Exports Up by 69.35% in May, Trade Deficit Looms At $6.28 Bn

By Angel Broking | Published on 17th June 2021 | 35

Exports Up by 69.35% in May, Trade Deficit Looms At $6.28 Bn

Per data shared by the Government of India, India’s export sector witnessed a jump of 69.35% at $32.7 billion in May. However, the country’s trade deficit stands at $6.28 billion. The report further stated that the surge in exports was driven by the robust growth in petroleum products, gems, jewellery, and engineering sectors. Last year during the same period, India’s exports were reported at $19 billion, while the year before it, i.e., May 2019, it stood at $29.85 billion.

Import growth and trade deficit – May 2021

May 2021 also witnessed a sharp surge in India’s imports. It grew by 73.64% to $38.55 billion from $22.2 billion in May 2020. Accordingly, it led to a trade deficit of $6.28 billion. In May 2019, the imports were recorded at $46.68 billion, while the trade deficit for the month being reviewed amounted to $3.15 billion.

In a nutshell – Import growth for May 2021

Import May 2020 Import May 2021 Trade deficit Increase/Decrease (%)
$22.2 billion $38.55 billion $6.28 billion Increase of 73.64%

Export and import in April – May 2021

The exports for April and May in 2021 increased to $62.89 billion against the $29.41 billion during the same period in 2020.

Similarly, the imports for April and May 2021 were recorded at $84.27 billion. The figure manifests a boost from $39.32 billion during the same period last year.

The recorded trade deficit was $21.38 billion during the reviewed period against the $9.91 billion for April and May 2020.

The value of petroleum product exports for May 2021 was $5.33 billion, while for gems and jewellery, it was $8.64 billion. Additionally, the engineering sector reported exports worth $2.96 billion.

Commodity-wise import break-up – May 2021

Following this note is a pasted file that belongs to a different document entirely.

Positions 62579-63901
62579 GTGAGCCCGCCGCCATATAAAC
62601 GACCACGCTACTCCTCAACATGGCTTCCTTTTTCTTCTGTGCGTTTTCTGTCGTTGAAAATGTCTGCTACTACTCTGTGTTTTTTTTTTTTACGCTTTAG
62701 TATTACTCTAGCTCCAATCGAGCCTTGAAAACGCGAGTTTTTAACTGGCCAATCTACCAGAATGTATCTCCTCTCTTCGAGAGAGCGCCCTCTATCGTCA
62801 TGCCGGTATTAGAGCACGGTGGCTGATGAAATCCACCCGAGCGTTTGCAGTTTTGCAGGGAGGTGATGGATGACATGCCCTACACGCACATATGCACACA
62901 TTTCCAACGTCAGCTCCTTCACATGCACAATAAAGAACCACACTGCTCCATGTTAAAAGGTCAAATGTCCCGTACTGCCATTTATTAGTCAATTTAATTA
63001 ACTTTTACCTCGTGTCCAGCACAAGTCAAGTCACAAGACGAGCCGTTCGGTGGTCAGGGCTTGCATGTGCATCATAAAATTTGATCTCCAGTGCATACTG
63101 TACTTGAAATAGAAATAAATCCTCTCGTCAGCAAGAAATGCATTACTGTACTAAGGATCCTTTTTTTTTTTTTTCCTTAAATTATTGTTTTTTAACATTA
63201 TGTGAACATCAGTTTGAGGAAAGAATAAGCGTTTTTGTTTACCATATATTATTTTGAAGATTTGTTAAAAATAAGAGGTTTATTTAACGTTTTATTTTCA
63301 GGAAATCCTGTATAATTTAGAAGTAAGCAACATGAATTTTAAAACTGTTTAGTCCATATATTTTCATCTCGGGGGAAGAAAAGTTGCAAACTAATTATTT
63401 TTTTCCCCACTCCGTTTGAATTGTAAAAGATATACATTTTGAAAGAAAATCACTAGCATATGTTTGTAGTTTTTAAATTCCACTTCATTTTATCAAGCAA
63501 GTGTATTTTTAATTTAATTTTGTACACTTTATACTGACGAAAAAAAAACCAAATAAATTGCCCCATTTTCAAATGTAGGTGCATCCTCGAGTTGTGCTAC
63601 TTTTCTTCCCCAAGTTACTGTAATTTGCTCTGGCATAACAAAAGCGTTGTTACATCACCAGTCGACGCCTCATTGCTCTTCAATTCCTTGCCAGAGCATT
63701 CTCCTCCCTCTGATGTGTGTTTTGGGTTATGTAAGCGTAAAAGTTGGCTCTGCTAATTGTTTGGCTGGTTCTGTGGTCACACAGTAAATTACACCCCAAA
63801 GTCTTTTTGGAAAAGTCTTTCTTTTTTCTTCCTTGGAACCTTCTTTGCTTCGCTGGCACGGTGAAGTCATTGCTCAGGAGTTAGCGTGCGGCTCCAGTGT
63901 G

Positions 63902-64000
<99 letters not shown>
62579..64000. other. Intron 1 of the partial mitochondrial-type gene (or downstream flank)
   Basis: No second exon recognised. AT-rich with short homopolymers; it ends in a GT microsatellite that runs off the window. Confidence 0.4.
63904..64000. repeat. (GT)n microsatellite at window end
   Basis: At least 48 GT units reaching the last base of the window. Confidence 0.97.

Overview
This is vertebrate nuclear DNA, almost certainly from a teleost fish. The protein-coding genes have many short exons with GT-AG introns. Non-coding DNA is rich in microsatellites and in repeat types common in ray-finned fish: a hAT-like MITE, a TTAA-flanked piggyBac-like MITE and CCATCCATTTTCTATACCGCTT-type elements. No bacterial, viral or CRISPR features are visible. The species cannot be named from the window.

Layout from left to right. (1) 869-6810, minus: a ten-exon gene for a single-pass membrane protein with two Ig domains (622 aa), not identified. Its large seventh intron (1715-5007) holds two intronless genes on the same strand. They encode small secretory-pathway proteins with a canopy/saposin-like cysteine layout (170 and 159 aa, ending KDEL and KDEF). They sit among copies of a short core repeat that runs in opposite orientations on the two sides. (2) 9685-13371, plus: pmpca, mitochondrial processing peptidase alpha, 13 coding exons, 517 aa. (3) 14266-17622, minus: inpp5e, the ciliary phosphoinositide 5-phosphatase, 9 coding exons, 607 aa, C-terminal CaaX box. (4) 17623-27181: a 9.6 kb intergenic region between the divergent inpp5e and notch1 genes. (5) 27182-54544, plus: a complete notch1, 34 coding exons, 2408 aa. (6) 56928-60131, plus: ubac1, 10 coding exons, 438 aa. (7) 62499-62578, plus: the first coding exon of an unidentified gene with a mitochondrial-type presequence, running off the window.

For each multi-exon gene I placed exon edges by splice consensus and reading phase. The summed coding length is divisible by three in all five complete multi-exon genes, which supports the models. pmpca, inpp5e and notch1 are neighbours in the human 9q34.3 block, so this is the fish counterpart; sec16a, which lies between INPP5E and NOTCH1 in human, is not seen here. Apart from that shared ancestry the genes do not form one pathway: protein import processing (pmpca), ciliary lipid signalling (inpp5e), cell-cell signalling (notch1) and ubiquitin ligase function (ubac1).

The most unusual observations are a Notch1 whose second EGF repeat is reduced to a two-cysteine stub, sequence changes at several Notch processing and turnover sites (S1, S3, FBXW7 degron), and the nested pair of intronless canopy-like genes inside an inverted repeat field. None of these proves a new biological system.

Commodity May 2021 May 2020
Oil $9.45 billion $3.49 billion
Gold $679 million $76.31 million

Impact of exports and imports on economy

India’s imports and exports tend to influence its GDP, inflationary levels, and interest rate. Such trade activities also lay a significant impact on the country’s exchange rate.

An increase in exports helps in increasing the aggregate demand and boosts economic growth. In addition, a surge in export is responsible for improving the employment rate and lower the current account deficit.

Conversely, surging import and trade deficit impacts a country’s exchange rate negatively. For instance, a weak domestic currency makes imports expensive, while a high inflation rate can shoot up the cost of production and raw material, thereby impacting exports.

Growth in export and import is considered essential for the sustainable development and overall health of an economy. However, export growth should always exceed import growth to ensure optimal trade and currency health balance.

Conclusion

The month of May indicates substantial growth in exports and imports. Collectively, the figures look pretty impressive so far. Plus, the country’s trade deficit hit an 8-month low in May. Therefore, a low margin of trade deficit seems manageable and is not a cause of alarm in its current form.